The United States’ first off-shore green-energy project, Block Island Wind Farm, is nearing completion. It’s set to produce 30 megawatts of electricity at peak performance. The Rhode Island power grid is up for a big change.
Past attempts at offshore energy projects along the U.S. coastline were stalled due to bureaucratic resistance and soaring production costs.
Block Island Wind Farm is expected to cost about $300 million in construction alone. Expenses such as undersea cables, ocean floor studies, permits, and licenses will be added to the cost.
Deepwater Wind, who has been spearheading this project with some support from General Electric, is looking to our European neighbors for additional supplies. Companies such as Denmark-based Vestas Wind Systems have produced larger offshore blades, gearboxes and other items for a number of years.
Energy production is currently set to begin on November 1, 2016. The five turbines, standing 589 feet tall and placed about a mile and half apart, should have their final bolts in place by the end of August. Located three miles off the Block Island coastline, the wind farm will help reduce electricity costs to Block Island residents by about 40 percent. The impact in increased energy surplus could travel as far as Florida.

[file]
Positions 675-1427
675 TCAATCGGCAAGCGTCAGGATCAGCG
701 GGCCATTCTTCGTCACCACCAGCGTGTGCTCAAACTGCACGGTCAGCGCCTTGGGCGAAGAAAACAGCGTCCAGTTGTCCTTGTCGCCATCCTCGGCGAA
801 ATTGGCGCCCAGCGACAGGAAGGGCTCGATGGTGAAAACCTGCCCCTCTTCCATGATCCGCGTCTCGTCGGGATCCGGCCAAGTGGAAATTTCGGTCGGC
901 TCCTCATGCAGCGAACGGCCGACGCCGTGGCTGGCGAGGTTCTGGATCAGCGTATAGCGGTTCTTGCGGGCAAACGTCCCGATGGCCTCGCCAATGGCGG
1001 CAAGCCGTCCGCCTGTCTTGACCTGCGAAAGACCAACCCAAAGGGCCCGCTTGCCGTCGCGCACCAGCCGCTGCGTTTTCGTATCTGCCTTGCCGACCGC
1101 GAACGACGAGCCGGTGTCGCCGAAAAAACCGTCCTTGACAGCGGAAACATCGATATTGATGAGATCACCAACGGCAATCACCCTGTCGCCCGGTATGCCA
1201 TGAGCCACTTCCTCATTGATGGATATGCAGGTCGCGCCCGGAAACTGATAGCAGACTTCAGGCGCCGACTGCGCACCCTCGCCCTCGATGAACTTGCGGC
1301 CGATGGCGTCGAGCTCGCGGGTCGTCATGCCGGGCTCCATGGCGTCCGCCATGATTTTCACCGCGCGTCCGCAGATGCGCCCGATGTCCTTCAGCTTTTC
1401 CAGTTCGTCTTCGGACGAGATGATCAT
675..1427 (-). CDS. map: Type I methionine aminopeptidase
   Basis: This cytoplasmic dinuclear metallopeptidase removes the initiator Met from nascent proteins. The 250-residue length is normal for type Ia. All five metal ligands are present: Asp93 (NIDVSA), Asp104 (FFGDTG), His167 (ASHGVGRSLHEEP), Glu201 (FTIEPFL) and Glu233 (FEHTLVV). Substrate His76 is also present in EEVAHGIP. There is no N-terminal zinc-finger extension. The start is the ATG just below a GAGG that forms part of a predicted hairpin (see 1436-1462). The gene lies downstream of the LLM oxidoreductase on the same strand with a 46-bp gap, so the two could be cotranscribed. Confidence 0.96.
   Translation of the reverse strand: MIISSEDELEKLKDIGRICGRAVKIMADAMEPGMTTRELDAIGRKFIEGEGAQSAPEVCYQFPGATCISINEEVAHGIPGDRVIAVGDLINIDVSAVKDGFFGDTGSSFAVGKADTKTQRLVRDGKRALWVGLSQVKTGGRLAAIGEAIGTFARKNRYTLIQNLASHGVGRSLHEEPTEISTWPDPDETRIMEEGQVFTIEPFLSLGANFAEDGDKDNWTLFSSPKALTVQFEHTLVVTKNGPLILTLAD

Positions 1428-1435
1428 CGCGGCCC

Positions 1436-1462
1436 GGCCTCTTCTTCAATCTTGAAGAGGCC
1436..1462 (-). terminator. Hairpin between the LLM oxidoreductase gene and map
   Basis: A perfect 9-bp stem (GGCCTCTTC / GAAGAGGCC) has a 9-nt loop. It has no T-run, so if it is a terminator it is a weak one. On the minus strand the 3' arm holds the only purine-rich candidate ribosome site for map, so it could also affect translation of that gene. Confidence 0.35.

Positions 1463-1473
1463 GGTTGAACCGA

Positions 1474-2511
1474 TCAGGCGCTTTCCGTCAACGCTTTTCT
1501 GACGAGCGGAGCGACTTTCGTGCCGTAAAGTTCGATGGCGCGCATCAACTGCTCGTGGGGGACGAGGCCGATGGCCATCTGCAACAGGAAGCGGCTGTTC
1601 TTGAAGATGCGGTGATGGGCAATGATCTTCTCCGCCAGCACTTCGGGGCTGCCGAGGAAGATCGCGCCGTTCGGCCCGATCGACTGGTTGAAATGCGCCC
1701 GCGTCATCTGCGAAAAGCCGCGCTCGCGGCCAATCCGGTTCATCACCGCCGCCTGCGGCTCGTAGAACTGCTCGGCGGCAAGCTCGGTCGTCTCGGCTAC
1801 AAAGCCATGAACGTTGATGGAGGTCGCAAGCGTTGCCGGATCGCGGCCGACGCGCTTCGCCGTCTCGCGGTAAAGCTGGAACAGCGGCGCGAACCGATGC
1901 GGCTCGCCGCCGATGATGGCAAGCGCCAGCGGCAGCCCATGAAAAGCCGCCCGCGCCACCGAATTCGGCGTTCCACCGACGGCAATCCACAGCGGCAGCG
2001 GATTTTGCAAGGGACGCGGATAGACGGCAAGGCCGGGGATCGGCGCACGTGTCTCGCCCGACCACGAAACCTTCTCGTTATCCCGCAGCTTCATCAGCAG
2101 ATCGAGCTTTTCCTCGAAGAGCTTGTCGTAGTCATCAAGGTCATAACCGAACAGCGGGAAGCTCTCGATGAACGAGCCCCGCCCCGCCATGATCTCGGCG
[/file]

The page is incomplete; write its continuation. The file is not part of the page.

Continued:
As the diesel generators are shut down and moved out of commission, energy will be transported via undersea cable to Block Island. Excess power will be further transported back to mainland Rhode Island via another cable owned by National Grid. As a result, it’ll extend the power supplied along the New England Coastline.
In an interview with Newsday, Jeff Grybowski, the CEO of Deepwater Wind, said they’re looking to place another offshore wind farm about 15 miles east of the Block Island Wind Farm. He said they have the capacity to install over 200 turbines. The first 15 of those are expected to produce 90 megawatts of electricity for Long Island.
This proposed project called Deepwater One South Fork is still waiting for a wind energy blueprint from New York State. While Deepwater, G.E. and other similar companies look to the ever-expanding shoreline of opportunities, the government is struggling to catch up and meet energy need initiatives along with their constituents concerns. Deepwater One South Fork is currently estimated to cost $700 million if approved. It would require a 36-mile undersea cable.
In conclusion, there’s nowhere for the United States to go but forward into the expanding aspects of renewable energy. European offshore wind farms have already established a 25-year performance record of success in providing 11 Gigawatts of energy. That’s enough to potentially power over seven million homes. It looks like the U.S. is quickly going to catch up.
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Author: Angelique C.